beachboy2 Sep 11, 2008 9:27 AM

Tim, that first one is a top shot.



bigdawg Sep 11, 2008 9:52 AM

Really, really good photos Tim. Tack sharp!! As for chiggers....made the mistake of padding my sleeping mat with Spanish moss one time....not hardly a place on me without a chigger bite....nearly put me in the hospital...I know how you feel and commiserate with you,,,It will pass. Till then wear thick cotton gloves and rub not scratch...


NonEntity1 Sep 11, 2008 8:40 PM

Thanks ya'll, I think I have found my calling. When I grow up, I want to photograph insects doing the wild thing :-). I am finding that learning about the insects (and other things) I am photographing is nearly as interesting as learning about photography. Thanks again for looking and commenting.


Lyrics51 Sep 12, 2008 6:49 AM

Sorry about the little beasties, but that first shot is really something!


Old Engineer Sep 12, 2008 8:23 AM

Having had my share of "Jiggers", here is a bit of wisdom I have found to be true.

After you have been exposed to them, you will notice an unexpected itch or two around your ankles or legs. You can escape the major damage resulting from hundreds of bites if you immediately get your clothes off and take a brisk, soapy shower. Wash your whole body well. This will send any yet unentrenched critters down the drain. From then on you simply live out the annoyance, treating as others have pointed out to reduce whatever itching you are left with.

A common mistake is to put the same clothes back on. Don't do that. The critters will probably still be on them, and they will thank you silently, but painfully, for a feast. Your initial disrobing place may also be littered with the little bugs, so disrobe where it won't matter. Launder the clothes, every piece of them, including the shoes if they can stand it. If the shoes can't be washed, set them aside, away from human contact, and wait a few days before wearing them again.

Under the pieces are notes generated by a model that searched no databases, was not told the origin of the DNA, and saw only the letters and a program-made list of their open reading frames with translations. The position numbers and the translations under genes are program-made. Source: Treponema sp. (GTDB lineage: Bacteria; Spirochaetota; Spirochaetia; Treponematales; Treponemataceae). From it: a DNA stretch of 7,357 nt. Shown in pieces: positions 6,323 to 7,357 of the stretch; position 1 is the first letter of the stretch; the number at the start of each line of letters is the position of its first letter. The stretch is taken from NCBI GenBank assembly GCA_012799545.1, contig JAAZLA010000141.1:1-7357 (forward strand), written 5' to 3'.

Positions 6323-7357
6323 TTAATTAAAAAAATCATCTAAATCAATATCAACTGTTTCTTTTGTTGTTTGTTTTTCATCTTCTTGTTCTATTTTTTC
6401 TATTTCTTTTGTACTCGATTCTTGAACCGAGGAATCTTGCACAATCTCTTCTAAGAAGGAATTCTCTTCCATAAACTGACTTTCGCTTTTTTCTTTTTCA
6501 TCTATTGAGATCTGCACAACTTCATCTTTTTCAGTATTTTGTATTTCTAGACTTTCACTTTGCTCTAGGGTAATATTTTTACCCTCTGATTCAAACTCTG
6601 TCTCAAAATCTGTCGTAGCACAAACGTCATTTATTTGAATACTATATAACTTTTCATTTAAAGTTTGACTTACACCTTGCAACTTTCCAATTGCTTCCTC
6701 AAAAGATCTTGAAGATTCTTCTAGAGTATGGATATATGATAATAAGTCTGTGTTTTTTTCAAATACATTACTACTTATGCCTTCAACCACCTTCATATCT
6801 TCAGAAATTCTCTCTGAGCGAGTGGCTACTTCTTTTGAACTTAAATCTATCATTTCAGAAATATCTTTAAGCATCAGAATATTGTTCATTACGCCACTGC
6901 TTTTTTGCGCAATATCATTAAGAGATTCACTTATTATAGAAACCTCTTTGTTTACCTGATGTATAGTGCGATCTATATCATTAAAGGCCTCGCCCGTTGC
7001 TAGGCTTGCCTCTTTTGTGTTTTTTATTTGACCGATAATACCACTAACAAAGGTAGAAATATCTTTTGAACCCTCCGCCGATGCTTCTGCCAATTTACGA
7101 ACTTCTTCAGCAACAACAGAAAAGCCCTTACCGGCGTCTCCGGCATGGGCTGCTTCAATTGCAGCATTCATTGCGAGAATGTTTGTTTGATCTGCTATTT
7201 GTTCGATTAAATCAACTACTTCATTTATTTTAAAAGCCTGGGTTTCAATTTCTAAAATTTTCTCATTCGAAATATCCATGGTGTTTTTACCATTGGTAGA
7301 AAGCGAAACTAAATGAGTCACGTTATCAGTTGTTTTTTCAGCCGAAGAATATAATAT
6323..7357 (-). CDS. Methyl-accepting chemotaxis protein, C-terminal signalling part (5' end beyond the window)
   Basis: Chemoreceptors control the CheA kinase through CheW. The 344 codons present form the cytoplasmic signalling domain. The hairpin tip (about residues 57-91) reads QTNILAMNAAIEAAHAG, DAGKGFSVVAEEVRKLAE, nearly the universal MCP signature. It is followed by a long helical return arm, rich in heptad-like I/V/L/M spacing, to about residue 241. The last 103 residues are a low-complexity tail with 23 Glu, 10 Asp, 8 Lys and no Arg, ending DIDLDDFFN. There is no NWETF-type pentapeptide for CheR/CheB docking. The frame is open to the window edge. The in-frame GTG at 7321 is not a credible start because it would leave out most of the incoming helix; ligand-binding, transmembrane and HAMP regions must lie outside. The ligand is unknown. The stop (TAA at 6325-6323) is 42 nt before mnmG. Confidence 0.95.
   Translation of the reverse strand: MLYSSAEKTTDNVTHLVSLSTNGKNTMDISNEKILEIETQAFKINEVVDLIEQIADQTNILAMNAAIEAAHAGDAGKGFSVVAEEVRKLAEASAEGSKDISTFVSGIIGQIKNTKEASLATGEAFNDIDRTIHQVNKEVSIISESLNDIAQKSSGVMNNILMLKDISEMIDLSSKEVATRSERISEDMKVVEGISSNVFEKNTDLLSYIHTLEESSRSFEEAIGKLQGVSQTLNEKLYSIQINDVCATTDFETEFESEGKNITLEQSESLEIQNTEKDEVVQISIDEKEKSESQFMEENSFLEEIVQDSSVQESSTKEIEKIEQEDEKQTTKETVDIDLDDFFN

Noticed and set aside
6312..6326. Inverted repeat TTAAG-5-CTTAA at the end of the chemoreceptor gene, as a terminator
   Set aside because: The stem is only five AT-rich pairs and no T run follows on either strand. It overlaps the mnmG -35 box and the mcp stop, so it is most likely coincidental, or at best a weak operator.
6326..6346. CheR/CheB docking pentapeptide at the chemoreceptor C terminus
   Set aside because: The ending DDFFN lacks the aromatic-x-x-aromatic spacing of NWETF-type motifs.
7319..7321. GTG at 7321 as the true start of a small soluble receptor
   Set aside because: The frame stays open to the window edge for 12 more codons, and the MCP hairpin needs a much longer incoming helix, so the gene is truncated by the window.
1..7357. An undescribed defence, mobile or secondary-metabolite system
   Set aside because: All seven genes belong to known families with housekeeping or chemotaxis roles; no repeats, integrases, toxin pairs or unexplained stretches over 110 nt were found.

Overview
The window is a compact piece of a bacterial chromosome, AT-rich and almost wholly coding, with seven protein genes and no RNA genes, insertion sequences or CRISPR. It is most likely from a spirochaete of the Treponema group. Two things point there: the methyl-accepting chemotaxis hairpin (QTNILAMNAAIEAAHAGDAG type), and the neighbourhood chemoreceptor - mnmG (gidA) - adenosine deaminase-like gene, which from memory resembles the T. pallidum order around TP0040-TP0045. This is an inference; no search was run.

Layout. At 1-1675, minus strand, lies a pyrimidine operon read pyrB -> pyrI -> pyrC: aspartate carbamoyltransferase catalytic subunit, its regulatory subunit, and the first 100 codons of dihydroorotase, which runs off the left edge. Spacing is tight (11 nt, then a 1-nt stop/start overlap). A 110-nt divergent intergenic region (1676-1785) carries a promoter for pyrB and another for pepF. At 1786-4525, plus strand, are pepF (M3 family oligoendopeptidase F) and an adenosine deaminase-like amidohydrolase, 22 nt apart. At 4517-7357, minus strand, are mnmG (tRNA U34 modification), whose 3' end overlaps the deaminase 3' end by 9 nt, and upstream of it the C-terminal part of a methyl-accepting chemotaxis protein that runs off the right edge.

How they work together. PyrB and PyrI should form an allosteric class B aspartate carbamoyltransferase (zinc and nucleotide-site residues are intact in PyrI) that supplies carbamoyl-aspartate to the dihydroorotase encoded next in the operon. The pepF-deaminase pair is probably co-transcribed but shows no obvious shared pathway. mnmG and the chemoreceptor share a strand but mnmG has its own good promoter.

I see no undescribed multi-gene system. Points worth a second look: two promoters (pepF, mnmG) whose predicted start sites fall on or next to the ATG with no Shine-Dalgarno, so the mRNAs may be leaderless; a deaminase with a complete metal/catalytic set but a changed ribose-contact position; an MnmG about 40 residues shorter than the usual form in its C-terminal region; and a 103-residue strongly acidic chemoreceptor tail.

These insects are able to be seen, but are about the size ofa straight pin hole in a piece of paper. Those I have seen are reddish and sort of translucent.

An adult can cope pretty well with these bugs, but little children, even babies, will be especially bothered by their bites, so, if you have had children with you, and they have been exposed, and you start noticing the initial itching, wash the younguns and their clothing right away too.

Don't overlook the fact that the bugs can reside in your grass lawn. They are not so likely to get on you from grass as from high grass or weedy growth, but they can live in even regularly mowed grass. It might be possible to have your lawn sprayed by a pest controller if you find there is a problem in your grass. I have found them to be adapted to grass and weeds where there is water nearby. Such as around ponds or low, damp places in your yard. This must be because they require moisture to breed and live. Dried grass in the heat of summer probably will not support them. The first hard frost will kill these bugs, as will an extended drought.

I don't know what this has to do with photography except for being exposed while getting photos out in natural surroundings, as I suspect our cameras are too feeble to take "Jigger" pictures.

Good Scratchin.

Old Engineer